The Lucas County Fair is a lot more urban than country these days, but Monclova Township resident Vicky Ryan - who has been involved with the fair and 4-H for more than three decades - said it's supposed to be.
"We're a city fair. We're right smack dab in Lucas County," she said of the fairgrounds along the east side of Key Street in Maumee. "We do as well as anybody could do with a metropolitan fair."
In an effort to attract more city and country folks to the 2006 fair, which runs from Tuesday through July 30, fair board member Dennis Lange said the admission price has been lowered to $6 - $2 less than last year - and the price includes mechanical rides.
With gasoline prices near $3 a gallon, Mr. Lange said he hopes the admission and rides for one lower price will "inspire more people to come."
The 148th annual fair technically begins tomorrow with the traditional parade beginning at 7 p.m. at Maumee High School. Marchers will follow Craig Street to 7th Street and then along Key Street to the main gate of the fairgrounds next to the former Ned Skeldon Stadium.
After the parade, the fair king and queen will be crowned.
But the exhibits, rides, and the fair itself are not officially open until Tuesday at 11 a.m.
Board members this year lined up two new events in hopes of attracting a total of 50,000 fair-goers over the six-day event.
The Flying Star Rodeo, a fully sanctioned mid-state rodeo expected to draw competitors from throughout the Midwest, will be held at 7 p.m. Thursday. The rodeo includes calf roping, barrel racing, and bull riding and will take place in the new pony arena near the merchants building.
At noon Saturday in the same arena, a "strongman" competition will be held.
"That's a whole new genre of people we'll be having in here, for the first time, most likely," Mr. Lange said.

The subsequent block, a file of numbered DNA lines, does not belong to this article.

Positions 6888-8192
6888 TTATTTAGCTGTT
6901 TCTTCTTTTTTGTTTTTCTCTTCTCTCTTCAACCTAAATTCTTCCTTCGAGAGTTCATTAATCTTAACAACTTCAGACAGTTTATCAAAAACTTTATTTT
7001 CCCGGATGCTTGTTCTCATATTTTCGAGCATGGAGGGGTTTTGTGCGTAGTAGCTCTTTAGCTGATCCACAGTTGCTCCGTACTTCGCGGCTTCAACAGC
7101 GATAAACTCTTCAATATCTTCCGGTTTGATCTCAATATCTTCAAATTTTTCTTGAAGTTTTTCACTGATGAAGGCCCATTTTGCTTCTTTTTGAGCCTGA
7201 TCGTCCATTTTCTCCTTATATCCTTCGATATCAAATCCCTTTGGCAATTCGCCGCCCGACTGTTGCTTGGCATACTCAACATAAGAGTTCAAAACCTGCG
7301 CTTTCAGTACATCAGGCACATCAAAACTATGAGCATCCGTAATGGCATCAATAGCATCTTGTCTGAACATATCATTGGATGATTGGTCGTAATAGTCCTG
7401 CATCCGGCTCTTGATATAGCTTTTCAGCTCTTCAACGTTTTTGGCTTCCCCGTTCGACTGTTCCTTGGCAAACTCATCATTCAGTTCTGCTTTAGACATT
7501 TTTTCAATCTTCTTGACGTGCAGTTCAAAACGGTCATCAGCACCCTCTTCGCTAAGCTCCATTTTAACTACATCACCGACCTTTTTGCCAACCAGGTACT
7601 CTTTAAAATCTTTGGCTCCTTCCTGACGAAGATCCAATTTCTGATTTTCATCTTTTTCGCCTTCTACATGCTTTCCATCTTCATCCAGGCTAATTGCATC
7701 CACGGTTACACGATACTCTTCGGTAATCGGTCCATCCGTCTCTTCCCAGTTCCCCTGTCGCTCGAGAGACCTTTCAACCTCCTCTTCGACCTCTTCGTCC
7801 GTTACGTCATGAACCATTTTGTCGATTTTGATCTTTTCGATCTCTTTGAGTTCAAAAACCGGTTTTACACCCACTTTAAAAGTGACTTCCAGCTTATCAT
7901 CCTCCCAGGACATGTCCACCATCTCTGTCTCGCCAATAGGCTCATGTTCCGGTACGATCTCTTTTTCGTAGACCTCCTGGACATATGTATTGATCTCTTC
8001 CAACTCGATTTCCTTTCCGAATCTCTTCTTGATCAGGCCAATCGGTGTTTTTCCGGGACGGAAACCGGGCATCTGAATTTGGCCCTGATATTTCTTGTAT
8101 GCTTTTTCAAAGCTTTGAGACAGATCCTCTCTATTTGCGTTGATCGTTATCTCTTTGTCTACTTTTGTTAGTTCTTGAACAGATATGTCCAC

The rock band Cheap Trick is this year's showcase band and Friday night entertainment, with Josh Boyd and the VIP Band as the opening act. Mr. Lange expects 6,000 people to attend the 9 p.m. concert. Tickets are $10 for the grandstand and $20 for ground seats.
"When we go back through the years, big gate nights were rock and roll," he said, explaining the fair board's choice of bands.
Despite the event being billed as an urban fair, there was a slight increase this year in the number of livestock entries.
Mr. Lange said the increase couldn't have come at a better time, as fair board members recently finished more than $25,000 worth of interior renovations at the livestock barn.
Wooden pens for lambs were replaced with steel pens and cement was poured in the front of the barn where chickens, rabbits, and other small animals are housed throughout the week.
Fair board members hope the new floor will cool the air in the barn and help cool the animals as well if temperatures reach into the 90s during the week.
Nick Barney, who is Mrs. Ryan's grandson, has a market steer and two hogs that will be housed in the recently renovated livestock barn. He said the improvements to the barn made a tremendous difference.
The Monclova Township 16-year-old, who helped with the renovations, said in addition to the barn being cooler, it is more suitable for people walking through, especially those with strollers or wheelchairs.
"With anything, the newer and nicer it looks, the more appealing it is to the public," he said.
Mr. Lange agreed: "Like the old adage, we build it, they'll come."
Mrs. Ryan said she has heard several people say they don't go to the fair because "it's not country anymore."
Although the number of animals at the Lucas County Fair might not be as high as surrounding county fairs, she said it is a wonderful opportunity for local residents to gain an understanding of farming and raising livestock.
"Just as they go to an art museum for the cultural aspects of art, people should come to the fair for the cultural aspects of farming," Mrs. Ryan said.
Contact Laren Weber at: email@example.com or 419-724-6050.